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Cookie banners trigger your users’ consent fatigue, which is a concern because it impacts your performance measurement. To remedy this, you need to improve your user consent experience. Axeptio’s widget offers a suitable approach for this. Let’s talk about it.
What is consent fatigue?
As internet users, you are confronted every day with terrible cookie banners. And the more sites you visit in a day, the more flags you see since each has its own.
Consent fatigue arises from this avalanche of solicitations. They are often dull and repetitive because they all talk about cookies. And on top of that, some are aggressive.
This user experience on the internet is a natural disaster. It pushes the audience to adopt problematic behaviors:
- Some users will do anything to avoid the banner. They install an ad blocker to block the banners or click on the cross to close the module;
- Others leave the site as soon as they see the flag;
- Many accept cookies by default because they feel constrained or click a button without thinking.
Why are your users suffering from consent fatigue?
The GDPR has required all publishers to obtain visitors’ consent before depositing certain cookies.
This is not a voluntary permission marketing approach. On the contrary, it has often been imposed. As a result, many publishers offer a poorly designed or even unpleasant experience.
- On the websites of some media outlets, a cookie wall suddenly appears in the middle of the site. And you have to accept the cookies… or subscribe;
- The same banners with very legalistic wording are often found. The module drowns you in a mass of information and especially about vendors. In short, it discourages you from exercising your rights, encouraging you to accept by default.
- Many sites still have informational banners. You can only click on a cross or an “OK” button, which only serves to close the banner.
The GDPR has never mandated offering a poor quality experience. Many sites have not made an effort to build something pleasant and durable. And it is this poor-quality experience that has led to consent fatigue.
Why do you need to fight consent fatigue?
The phenomenon is significant, and it impacts the measurement of your performance.
- Like everyone else, you practice opt-in hunting and want to boost consent. However, be careful not to degrade the user experience. The bounce rate of a site tends to increase if a format as intrusive as the cookie wall is used;
- Many Internet users want to avoid choosing from the start of their site visits. They want to close the banner as quickly as possible or ignore it to continue browsing. In short, they want to avoid interacting with your module.
- Ultimately, consent fatigue leads to collecting consents that do not consent. It isn’t easy to make it a relevant KPI to measure engagement with the brand.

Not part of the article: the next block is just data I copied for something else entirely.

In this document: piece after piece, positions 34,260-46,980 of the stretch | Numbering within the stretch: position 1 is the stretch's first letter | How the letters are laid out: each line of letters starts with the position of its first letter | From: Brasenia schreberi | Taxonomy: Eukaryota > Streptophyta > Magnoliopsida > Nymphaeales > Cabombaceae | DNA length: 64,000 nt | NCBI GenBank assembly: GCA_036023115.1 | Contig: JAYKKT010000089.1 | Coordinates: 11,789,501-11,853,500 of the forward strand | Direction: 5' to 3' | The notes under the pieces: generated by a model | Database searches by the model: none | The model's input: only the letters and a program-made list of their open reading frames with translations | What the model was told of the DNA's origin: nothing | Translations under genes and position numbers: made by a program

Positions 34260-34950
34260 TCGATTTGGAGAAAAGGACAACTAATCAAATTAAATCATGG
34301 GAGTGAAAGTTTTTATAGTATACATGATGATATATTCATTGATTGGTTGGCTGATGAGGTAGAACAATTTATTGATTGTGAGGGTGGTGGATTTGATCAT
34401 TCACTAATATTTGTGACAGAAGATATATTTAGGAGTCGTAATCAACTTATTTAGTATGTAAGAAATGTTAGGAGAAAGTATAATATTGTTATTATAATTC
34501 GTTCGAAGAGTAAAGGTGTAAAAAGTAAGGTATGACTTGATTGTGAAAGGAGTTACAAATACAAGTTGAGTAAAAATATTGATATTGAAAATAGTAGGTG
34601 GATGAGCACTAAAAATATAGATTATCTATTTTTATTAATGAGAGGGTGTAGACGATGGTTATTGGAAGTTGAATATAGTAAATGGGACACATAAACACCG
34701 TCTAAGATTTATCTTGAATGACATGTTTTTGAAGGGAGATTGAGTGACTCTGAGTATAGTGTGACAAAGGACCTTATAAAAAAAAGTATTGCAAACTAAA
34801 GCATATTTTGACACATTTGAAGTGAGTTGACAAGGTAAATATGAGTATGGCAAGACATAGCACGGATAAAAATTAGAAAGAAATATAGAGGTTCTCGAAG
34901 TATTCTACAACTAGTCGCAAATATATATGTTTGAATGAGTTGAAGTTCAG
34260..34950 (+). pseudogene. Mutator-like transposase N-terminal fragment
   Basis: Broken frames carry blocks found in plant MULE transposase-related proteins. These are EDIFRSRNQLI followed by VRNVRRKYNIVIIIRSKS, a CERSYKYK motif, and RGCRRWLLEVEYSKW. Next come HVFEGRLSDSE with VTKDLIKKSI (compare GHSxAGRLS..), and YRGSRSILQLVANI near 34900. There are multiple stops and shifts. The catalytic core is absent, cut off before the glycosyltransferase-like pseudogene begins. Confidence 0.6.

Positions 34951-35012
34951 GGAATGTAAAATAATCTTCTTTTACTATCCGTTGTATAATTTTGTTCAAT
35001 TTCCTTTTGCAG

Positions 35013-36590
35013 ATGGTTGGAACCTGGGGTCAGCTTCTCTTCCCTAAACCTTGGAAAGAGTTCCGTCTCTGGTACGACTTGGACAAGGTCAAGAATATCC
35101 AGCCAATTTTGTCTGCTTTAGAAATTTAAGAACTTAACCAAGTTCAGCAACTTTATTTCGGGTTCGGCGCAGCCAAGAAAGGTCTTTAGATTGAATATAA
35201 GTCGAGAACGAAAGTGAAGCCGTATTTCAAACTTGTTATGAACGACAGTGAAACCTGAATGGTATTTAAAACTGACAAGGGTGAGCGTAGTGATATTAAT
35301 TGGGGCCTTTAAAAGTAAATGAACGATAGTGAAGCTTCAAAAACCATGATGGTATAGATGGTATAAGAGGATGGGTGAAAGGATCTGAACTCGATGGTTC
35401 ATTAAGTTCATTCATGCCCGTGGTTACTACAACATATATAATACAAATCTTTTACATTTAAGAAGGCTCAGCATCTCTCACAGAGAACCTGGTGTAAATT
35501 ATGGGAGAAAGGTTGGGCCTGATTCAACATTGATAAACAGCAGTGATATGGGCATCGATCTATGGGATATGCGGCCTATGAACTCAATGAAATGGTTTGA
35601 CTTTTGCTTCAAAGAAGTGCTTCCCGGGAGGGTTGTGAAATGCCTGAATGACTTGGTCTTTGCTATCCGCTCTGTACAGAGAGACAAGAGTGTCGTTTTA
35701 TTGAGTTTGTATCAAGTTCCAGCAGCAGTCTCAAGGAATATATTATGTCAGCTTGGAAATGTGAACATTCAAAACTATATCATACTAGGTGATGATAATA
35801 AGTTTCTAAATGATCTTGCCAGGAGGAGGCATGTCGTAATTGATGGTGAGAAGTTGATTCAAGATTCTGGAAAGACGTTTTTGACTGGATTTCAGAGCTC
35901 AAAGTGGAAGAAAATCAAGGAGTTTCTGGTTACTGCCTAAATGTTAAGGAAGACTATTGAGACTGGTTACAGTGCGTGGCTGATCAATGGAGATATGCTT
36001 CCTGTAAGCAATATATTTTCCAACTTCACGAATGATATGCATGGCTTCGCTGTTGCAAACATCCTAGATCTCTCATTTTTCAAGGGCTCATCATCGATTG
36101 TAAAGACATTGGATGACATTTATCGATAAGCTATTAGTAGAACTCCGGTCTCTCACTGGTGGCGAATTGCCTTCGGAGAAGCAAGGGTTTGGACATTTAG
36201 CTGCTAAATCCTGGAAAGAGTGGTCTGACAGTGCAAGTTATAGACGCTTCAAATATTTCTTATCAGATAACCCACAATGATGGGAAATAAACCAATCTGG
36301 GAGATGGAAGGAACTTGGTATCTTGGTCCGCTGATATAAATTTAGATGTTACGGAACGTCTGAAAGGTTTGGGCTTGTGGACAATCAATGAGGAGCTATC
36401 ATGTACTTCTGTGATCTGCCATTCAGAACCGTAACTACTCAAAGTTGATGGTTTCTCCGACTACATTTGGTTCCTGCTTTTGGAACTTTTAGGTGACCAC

Should you then abandon consent? Some are asking for it. And so, bad ideas are emerging again:
- Using other, sometimes more opaque trackers like local storage or device fingerprinting. Except that legally, they are subject to the same rules as cookies.
- You are replacing consent with a legitimate interest in certain types of cookies. That consent is an excellent way to give power back to your users by allowing them to control specific data flows.
Don’t mistake your enemy. The challenge is to refrain from multiplying your efforts to exempt yourself from the banner. It is to put the user at the center of your concerns and to consider that you are, first and foremost, trying to respond to demand through cookie banners.
How to fight against consent fatigue? Through user experience!
The current context offers you an opportunity… provided that you keep in mind that your audience visits a certain number of websites in a day and is primarily over-solicited regarding cookie banners.
It would be best if you differentiate yourself. And what better way to do that than to offer a high-quality consent management experience?
By doing so, you also have the opportunity to capture your users’ attention.
To achieve this, you will go all out and offer Consent-as-a-Service. You will highlight an ergonomic, transparent, and fun functionality that allows users to manage their privacy. Your audience will appreciate these efforts.
It would be best if you had more time or the internal skills to work on the experience to offer. And that’s where Axeptio can help you.
- Our solution benefits from a significant effort to build a well-designed UX, pleasant graphics, and a pedagogical and fun tone. It’s turnkey; you have to install it.
- The widget adapts to all graphic charters and all editorial tones. In short, it is customizable. This has a consequence: it allows you to offer the best to your audience, and they will be able to see it, even on other publishers’ sites.
- Thanks to our contextual consent or consent wall, you can enrich the experience and thus optimize your consent rate.
By installing it on your website, you thus integrate the following:
- Cookie management that respects the obligations arising from the GDPR;
- A privacy control functionality through cookies;
- An educational marketing tool about how the site works: the cookie widget is the list of ingredients for your site. Over time, this will encourage you to make it more honest and beautiful.
Conclusion: Fight consent fatigue with a user-friendly CMP
European legislators adopted the GDPR to address public anxiety. The fear of being dispossessed of their data and losing control.
This is an opportunity for you to build a privacy-friendly discourse that reflects your values and ethics. This will show the respect you have for your audience.
Axeptio can be a solution for you. It’s a simple, modern, and elegant way to enhance your user experience by integrating a way to control their privacy.